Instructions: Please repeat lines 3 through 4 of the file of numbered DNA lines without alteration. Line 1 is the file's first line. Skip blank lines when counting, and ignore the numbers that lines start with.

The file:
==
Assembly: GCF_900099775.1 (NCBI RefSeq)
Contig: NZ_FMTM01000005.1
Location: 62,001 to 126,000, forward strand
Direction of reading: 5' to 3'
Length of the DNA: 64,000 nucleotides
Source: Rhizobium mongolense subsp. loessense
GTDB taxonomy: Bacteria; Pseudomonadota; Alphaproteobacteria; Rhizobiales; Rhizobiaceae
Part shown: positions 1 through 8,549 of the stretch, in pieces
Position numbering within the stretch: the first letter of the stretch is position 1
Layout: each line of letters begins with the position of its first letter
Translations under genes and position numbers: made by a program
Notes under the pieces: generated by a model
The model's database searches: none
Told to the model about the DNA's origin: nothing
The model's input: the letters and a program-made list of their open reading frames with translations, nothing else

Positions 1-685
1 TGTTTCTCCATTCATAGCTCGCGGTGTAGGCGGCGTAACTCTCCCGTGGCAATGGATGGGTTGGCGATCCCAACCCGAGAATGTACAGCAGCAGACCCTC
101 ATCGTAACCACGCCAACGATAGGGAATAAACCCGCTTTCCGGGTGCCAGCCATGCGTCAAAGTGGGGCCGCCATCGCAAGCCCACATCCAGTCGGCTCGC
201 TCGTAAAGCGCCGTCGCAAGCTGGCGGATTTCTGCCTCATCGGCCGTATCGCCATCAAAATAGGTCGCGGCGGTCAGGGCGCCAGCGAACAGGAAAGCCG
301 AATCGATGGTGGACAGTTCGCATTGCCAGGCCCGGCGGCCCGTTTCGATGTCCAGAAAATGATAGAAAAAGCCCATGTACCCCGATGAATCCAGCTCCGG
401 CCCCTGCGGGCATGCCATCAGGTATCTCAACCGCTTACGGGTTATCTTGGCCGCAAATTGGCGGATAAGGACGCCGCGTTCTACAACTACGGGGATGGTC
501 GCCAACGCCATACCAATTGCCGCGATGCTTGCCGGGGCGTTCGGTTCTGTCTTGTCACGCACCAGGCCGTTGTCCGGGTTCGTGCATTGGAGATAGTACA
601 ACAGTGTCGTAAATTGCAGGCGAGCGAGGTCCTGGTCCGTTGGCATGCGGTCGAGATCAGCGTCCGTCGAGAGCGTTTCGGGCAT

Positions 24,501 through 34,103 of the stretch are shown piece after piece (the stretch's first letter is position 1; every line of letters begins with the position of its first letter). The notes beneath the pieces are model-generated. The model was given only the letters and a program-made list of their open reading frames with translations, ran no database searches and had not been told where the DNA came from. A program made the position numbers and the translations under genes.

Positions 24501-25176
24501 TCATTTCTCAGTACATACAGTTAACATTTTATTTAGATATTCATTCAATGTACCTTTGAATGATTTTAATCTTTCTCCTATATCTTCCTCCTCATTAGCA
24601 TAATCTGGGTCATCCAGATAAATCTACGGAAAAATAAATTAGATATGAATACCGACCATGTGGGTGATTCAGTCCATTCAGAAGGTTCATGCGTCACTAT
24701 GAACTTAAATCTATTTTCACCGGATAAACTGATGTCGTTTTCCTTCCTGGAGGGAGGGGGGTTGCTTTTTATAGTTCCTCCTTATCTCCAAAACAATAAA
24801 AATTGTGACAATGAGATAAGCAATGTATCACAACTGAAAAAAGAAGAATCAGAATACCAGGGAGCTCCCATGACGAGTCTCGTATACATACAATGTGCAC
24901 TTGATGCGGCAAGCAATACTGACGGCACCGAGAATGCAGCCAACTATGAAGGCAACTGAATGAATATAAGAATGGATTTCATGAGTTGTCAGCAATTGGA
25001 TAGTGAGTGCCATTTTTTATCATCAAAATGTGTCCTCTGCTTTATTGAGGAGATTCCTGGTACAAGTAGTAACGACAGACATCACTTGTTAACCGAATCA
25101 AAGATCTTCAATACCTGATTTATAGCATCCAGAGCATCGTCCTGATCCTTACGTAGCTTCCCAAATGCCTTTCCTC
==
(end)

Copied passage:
Location: 62,001 to 126,000, forward strand
Direction of reading: 5' to 3'